If you think you might ever want to resell that van, then drilling big holes in it might not be the best way to go. But it's true, it does partly depend on your antenna. Some of the new "dual-axis" lip mounts are very heavy-duty, albeit pricey. The problem with lip mounts is that whenever you slam that particular door you send the antenna whipping around wildly, not good! 

Perhaps a better approach would be to buy, or make, a flat piece of steel about 2" x 3" x 1/8th" thick, drill the antenna mount hole in one end, and 3 or 4 small holes in the other, then bend that end to near a 90 degree angle. Mount this inside whichever door jamb you choose by drilling, YES DRILLING, 3 or 4 SMALL cooresponding holes INSIDE the door jamb so that the mount protrudes up at the correct angle. Basically like a lip mount but mounted to the BODY of the door jamb, NOT the door. You might have to make two bends in it. These brackets are about $6.00 or 7.00 on Ebay. It's better to drill a few 3/32" holes than one 3/4" hole in my view. I mounted a big, heavy mobile J-pole on my 1980 VW Vanagon this way years ago, it never gave me any trouble. I chose to mount it at the top upper right corner of the drivers door, and I used a fold-over adapter to lay the antenna down to get into the garage, underground parking structures, etc.  Hope this helps. 73
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N6AJR
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« Reply #13 on: March 08, 2013, 03:53:07 PM »

I see several other options are an MFJ 310, which rolls up in the window and you mount your antenna off the window and it sticks up over the roof line.  another is to install a trailer hitch and use that, or weld a plate of steel under the back and have it stick out on the rear as a mount. Stay away from the mag mounts. can you mount a small mount on one of the doors   just figure out what you want, and remember if you have a garage clearance problem, they make a electric tilt over mount too.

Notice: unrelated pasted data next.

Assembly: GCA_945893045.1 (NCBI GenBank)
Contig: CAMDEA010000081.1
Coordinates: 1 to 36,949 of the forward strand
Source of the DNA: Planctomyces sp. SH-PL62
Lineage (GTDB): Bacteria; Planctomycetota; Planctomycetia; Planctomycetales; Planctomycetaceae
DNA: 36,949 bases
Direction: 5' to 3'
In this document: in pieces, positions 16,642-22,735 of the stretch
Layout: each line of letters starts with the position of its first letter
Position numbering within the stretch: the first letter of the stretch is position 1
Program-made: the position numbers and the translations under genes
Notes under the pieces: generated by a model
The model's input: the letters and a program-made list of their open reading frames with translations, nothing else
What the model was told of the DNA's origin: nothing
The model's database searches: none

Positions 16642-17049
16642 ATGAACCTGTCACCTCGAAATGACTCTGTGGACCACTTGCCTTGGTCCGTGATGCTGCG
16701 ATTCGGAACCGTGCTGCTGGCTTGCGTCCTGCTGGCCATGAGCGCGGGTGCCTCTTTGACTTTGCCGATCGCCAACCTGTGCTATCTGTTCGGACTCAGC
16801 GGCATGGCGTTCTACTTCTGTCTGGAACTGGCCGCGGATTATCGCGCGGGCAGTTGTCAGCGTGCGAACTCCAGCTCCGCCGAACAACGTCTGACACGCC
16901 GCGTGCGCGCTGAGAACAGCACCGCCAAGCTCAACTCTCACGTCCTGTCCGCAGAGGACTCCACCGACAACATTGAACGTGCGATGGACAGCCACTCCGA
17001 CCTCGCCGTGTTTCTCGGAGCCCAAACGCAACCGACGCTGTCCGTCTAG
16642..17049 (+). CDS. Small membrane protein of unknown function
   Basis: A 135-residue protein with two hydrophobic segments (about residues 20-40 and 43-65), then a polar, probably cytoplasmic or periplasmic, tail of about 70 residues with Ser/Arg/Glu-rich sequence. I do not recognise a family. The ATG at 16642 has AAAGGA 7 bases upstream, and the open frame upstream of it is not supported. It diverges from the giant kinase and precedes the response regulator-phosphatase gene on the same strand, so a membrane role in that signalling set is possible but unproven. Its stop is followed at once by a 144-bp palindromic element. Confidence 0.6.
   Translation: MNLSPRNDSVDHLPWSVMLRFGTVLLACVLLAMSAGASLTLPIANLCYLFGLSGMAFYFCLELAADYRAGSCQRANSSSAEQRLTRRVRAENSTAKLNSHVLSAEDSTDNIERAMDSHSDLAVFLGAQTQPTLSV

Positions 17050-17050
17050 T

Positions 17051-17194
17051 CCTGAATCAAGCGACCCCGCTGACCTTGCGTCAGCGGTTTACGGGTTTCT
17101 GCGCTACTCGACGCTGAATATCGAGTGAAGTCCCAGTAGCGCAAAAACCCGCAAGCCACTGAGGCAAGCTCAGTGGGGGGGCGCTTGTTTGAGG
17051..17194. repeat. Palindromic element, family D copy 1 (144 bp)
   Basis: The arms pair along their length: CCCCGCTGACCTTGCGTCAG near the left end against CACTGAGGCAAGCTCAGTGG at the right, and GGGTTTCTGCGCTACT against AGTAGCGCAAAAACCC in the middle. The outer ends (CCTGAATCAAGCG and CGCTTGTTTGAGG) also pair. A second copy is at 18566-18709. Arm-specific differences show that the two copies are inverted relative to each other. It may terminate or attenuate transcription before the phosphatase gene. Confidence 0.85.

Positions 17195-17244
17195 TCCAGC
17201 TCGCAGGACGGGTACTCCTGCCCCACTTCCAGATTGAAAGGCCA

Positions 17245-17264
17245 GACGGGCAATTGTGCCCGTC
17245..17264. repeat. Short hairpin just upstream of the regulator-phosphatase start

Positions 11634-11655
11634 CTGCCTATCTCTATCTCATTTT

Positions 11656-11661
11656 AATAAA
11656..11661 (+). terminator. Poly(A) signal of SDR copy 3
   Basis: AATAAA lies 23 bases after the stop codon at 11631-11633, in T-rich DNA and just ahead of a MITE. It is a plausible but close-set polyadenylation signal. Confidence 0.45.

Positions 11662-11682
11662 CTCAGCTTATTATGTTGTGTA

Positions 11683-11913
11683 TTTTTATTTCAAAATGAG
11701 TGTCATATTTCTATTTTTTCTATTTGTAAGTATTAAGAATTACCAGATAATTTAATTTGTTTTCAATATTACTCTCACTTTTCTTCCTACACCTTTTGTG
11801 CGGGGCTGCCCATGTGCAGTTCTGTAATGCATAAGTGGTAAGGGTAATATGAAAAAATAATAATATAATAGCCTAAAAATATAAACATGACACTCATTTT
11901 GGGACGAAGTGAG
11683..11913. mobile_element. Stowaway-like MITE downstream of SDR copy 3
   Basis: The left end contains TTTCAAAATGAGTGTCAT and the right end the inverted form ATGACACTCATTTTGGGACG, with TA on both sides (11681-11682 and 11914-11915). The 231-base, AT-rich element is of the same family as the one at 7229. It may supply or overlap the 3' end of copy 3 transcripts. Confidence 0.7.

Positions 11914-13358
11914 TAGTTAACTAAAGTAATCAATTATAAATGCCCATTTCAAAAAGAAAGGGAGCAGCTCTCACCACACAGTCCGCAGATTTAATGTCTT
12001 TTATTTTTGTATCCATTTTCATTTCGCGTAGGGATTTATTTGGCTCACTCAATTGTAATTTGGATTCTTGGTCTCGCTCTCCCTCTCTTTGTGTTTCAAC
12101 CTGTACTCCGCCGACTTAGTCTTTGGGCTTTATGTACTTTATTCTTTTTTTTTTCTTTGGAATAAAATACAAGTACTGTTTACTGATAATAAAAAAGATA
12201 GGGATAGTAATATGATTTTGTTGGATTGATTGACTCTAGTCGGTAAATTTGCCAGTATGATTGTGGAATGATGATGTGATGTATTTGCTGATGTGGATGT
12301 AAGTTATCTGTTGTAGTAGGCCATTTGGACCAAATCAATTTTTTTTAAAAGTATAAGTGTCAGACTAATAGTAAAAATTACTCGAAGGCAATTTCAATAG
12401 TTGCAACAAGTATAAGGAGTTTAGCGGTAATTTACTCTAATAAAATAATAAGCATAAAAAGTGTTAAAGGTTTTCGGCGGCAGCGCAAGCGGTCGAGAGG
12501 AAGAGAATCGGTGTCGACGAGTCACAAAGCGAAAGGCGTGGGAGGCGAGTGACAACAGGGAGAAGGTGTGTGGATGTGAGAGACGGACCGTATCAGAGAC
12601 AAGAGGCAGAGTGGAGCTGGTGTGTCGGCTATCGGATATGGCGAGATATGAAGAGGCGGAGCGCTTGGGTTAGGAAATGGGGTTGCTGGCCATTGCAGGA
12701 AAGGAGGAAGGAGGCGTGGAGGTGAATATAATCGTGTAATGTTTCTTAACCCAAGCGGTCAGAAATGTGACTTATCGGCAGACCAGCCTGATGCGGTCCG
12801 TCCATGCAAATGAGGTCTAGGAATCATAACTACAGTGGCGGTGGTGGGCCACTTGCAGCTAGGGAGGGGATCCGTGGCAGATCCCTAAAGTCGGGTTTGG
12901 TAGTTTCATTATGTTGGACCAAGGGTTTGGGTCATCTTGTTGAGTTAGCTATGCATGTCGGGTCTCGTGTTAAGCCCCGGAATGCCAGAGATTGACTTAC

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K7RBW
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Posts: 390




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« Reply #14 on: March 09, 2013, 08:09:32 AM »

I'm going to vote for the hole-in-the-roof option. Putting just a 1/4-wave whip on the roof will be much better than a fancy antenna anywhere else (as long as you avoid parking garages).

Using an NMO hole saw, you can do most of this without dropping the headliner. The NMO hole saw doesn't penetrate more than about 1/2 to 3/4 of an inch. The mount fits the hole perfectly and seals the hole with an o-ring. When it comes time to sell, just take off the antenna and put on a black plastic cap. It now looks like the Sirius XM, On-Star, GPS antennas that all the fancy cars have. No one will even mention it (if they could even see it up on top of the van).

The keys to this are: find a good place before drilling (e.g. pull down the dome light and peek up in there). Measure twice (and drill once). And use a real NMO hole saw designed for the task. The end result was MUCH neater and cleaner than any of the other options.